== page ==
The purpose of the conference is to reflect on how the law shapes our understanding of gender, citizenship, and identity. We will explore concepts like social justice, transformative legal reform and quota systems, as well as human rights and family law. 

We want the conference to be an opportunity for reflection and sharing, and engage the audience in exploring spaces for transformative change in policy and law to achieve gender equality. 

We want to discuss, share, and learn with you! Welcome to 'Politics of Gender'!

Friday, 14 March 2014

Traction Politics is taking birth in India!

India’s the biggest democracy in the world with around 790 parliamentarians representing their constituencies and states in New Delhi and around 4,215 members of legislative assemblies in different state assemblies. Then there are numerous representatives in urban areas to municipal corporations, municipal councils and town councils.

There are no set ways, to enter into politics in India. Currently I see there are 'Five feeder lines to politics':

  • From political families or from the glamour world (sports, bollywood etc).
  • Student/college leaders Incubated by industrial tycoons to garner their interests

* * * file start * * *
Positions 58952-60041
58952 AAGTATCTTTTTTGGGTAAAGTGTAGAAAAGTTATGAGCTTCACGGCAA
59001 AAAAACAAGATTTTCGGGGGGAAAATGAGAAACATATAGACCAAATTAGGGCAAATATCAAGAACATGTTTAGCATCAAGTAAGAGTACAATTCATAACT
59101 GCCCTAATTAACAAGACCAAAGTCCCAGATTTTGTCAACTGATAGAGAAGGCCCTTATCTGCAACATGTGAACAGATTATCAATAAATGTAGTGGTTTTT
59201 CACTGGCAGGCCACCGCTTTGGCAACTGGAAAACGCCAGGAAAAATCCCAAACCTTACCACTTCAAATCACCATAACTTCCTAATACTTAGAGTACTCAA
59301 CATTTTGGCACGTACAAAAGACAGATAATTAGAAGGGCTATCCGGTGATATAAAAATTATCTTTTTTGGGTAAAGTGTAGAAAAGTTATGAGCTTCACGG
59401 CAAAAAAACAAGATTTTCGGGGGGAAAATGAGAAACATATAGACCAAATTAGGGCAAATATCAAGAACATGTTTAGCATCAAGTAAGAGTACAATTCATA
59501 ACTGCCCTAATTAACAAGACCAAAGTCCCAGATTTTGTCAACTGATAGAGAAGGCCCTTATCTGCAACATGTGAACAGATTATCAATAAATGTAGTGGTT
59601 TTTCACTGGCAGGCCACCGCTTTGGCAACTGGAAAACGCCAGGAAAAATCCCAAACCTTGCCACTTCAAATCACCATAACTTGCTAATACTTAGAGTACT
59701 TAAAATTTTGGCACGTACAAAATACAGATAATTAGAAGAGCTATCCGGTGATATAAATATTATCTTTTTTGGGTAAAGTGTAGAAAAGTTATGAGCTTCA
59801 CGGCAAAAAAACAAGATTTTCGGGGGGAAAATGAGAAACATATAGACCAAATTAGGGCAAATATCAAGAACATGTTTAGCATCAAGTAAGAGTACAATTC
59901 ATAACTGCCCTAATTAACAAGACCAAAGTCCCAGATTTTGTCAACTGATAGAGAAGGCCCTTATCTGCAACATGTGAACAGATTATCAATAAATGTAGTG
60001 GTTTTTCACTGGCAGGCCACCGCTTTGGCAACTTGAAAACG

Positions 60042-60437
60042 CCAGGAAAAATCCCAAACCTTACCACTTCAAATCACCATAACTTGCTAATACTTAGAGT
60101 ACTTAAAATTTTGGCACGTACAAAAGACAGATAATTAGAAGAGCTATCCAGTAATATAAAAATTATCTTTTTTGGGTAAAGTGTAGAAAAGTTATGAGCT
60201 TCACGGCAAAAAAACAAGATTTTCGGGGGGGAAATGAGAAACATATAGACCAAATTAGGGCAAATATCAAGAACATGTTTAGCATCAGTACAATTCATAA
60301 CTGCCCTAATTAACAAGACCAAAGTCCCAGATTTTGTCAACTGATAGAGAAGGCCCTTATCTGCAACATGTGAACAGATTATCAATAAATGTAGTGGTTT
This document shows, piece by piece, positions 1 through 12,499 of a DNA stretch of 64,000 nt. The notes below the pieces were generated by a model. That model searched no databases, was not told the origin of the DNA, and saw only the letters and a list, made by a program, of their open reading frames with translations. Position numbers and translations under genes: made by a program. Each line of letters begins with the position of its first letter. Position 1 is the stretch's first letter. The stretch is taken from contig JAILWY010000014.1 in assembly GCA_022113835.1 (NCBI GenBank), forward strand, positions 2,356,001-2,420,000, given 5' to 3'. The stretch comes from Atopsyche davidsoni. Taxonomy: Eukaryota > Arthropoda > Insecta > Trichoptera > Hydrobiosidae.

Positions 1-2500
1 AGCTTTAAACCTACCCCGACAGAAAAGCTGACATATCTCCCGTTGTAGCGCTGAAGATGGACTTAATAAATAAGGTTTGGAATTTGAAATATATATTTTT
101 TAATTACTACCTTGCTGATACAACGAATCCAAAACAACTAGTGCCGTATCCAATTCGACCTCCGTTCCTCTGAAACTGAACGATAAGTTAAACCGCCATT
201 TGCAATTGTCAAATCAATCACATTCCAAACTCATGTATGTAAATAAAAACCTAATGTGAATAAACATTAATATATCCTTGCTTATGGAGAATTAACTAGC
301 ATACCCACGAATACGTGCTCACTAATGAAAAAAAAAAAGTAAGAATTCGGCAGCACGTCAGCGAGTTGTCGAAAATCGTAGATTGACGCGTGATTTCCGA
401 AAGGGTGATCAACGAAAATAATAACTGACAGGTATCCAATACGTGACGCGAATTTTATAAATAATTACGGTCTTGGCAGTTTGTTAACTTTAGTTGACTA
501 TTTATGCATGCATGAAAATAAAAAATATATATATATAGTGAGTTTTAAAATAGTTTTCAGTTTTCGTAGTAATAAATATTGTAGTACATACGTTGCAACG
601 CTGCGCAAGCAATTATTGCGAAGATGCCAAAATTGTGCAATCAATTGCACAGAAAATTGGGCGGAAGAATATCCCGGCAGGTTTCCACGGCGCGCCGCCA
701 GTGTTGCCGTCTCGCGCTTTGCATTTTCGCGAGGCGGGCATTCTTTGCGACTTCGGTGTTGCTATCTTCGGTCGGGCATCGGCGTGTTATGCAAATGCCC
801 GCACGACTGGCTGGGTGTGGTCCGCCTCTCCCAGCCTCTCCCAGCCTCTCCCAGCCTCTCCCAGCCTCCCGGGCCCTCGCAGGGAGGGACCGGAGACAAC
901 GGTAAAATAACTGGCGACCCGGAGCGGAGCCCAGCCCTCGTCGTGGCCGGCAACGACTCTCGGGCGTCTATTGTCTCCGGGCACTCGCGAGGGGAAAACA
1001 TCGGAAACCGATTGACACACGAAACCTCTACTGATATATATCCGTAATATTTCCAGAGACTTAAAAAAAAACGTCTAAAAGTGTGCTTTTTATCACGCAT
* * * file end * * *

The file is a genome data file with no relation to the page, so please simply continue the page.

• Side-kicks/Chamchas of Netas after 15-20 years of mindless dedication
  • Contractors  - who enter into politics to get more govt. construction business 
  • IAS officers turned politicians

Someone from middle class, from a non-political family background has neither means nor any incentives to enter politics.

The anti corruption campaign started by Baba Ramdev and later joined by Anna Hazare, Arvind Kejriwal, Kiran Bedi and General V.K. Singh has a left a huge residual effect – It created a market/demand for political candidates with clean image and development focus. Maybe such instincts were always there in some/many among the Indian voters, but these campaigns have further strengthened the thought. This is the only tiny space opened, where normal people can engage with politics. I call it “traction politics” and it seems to be taking birth in India!